For much of 2012, the US presidential election was the most important political decision awaited by managers. Disillusion with President Obama was palpable in the hedge fund industry (his share of hedge fund campaign contributions shrank from 67% in 2008 to 27% in 2012) and hopes were high that a President Romney would repeal Dodd-Frank and make the tax system less hostile. “The mood on the train to work was fraught with angst,” recalled one New York-based investment professional as news of the re-election reached north eastern commuters last month.  One predictable consequence is that mandatory clearing, as required by Dodd-Frank, will start in 2013. It is not hard to see why many wanted to duck the challenges that will set: sourcing collateral, managing collateral, risk-managing potential CCP defaults, and negotiating multiple clearing agreements.  Yet, in retrospect, the feasibility of anyone repealing a vast piece of legislation such as Dodd Frank was always questionable. “We have had hundreds of guys at the bank working on how we can comply with Dodd-Frank,” said one prime broker even before Obama was re-elected. “If the bill was scrapped, they would put their head in their hands in frustration and go home.”  If that fearful hope was extinguished, the importance of political uncertainty to markets has not gone away. The prospect of the US falling off the fiscal cliff is a reminder that current markets are still all about politics, not economics. It is hard to see that changing in 2013. In fact, the US fiscal cliff is now the biggest concern for fund managers, according to a survey by Bank of America Merrill Lynch, which found 54% of managers see it as their biggest tail risk. If bi-partisan politics fixes it, look forward to a burst of enthusiasm in the market. If it does not, it will be better to be short than long. Given the political divisions, one would be better advised to adopt the latter approach.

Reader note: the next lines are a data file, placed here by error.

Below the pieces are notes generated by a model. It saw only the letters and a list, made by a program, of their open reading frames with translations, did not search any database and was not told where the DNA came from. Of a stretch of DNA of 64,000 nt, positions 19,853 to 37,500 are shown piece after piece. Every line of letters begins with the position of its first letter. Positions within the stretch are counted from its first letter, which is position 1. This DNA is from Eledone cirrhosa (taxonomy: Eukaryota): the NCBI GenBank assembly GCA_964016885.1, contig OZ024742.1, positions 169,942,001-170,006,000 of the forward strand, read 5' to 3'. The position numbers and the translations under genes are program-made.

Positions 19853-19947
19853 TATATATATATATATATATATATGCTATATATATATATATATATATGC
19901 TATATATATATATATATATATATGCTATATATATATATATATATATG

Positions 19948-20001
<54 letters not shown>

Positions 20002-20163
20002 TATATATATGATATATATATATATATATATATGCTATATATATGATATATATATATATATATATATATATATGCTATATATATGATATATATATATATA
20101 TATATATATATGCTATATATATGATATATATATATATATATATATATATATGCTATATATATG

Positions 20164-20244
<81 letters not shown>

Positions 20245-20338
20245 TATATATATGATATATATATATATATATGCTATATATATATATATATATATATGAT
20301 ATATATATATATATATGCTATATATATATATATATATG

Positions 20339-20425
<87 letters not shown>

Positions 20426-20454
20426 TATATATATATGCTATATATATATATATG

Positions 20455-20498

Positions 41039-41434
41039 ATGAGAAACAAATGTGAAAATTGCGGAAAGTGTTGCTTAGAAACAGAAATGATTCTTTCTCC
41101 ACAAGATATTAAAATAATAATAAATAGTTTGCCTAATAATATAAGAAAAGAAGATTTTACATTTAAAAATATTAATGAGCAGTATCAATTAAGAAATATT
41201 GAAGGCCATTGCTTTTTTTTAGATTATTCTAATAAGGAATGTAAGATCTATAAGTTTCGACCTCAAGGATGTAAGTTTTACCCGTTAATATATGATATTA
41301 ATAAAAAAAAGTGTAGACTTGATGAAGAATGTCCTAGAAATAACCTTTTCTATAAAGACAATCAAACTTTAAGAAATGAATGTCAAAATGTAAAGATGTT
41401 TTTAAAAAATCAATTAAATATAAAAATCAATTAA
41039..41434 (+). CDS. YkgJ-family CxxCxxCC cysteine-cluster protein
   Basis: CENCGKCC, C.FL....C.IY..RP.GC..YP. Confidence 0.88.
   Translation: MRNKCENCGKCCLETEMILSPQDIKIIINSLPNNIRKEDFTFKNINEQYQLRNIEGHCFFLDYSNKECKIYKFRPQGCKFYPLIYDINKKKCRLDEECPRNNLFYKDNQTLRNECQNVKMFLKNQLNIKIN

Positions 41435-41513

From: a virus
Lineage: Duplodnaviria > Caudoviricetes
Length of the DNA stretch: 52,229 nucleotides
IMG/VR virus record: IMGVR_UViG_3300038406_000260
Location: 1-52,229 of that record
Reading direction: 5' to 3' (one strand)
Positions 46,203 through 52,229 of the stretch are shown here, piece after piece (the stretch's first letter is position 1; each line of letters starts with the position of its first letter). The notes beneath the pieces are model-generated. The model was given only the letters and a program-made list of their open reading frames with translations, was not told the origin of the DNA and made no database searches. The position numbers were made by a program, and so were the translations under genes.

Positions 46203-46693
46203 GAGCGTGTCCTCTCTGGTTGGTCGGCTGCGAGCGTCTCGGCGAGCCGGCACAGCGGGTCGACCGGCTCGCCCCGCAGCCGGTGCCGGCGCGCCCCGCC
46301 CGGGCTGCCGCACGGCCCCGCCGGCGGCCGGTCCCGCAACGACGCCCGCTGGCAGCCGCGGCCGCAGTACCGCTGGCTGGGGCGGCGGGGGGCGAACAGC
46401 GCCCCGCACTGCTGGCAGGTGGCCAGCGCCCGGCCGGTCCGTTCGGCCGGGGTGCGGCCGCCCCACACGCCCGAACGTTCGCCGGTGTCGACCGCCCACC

PF (Form)

The first Form PF filing, applicable at end-August to managers running more than $5 billion in “Regulatory AuM” went relatively smoothly. The second batch of submissions, aimed at managers running between $150 million and $1.5 billion, is due for submission 60 days after year-end. It is bound to be more of a struggle, thanks to the number and size of the managers involved, and the inevitably limited data management capabilities of many of them. Questions are of course being asked as to whether the SEC and FSOC will ever be able to digest the data, but it is pointless to think that pointlessness ever halted a government initiative.  Phase 2 of Form PF could mark a messy start to 2013.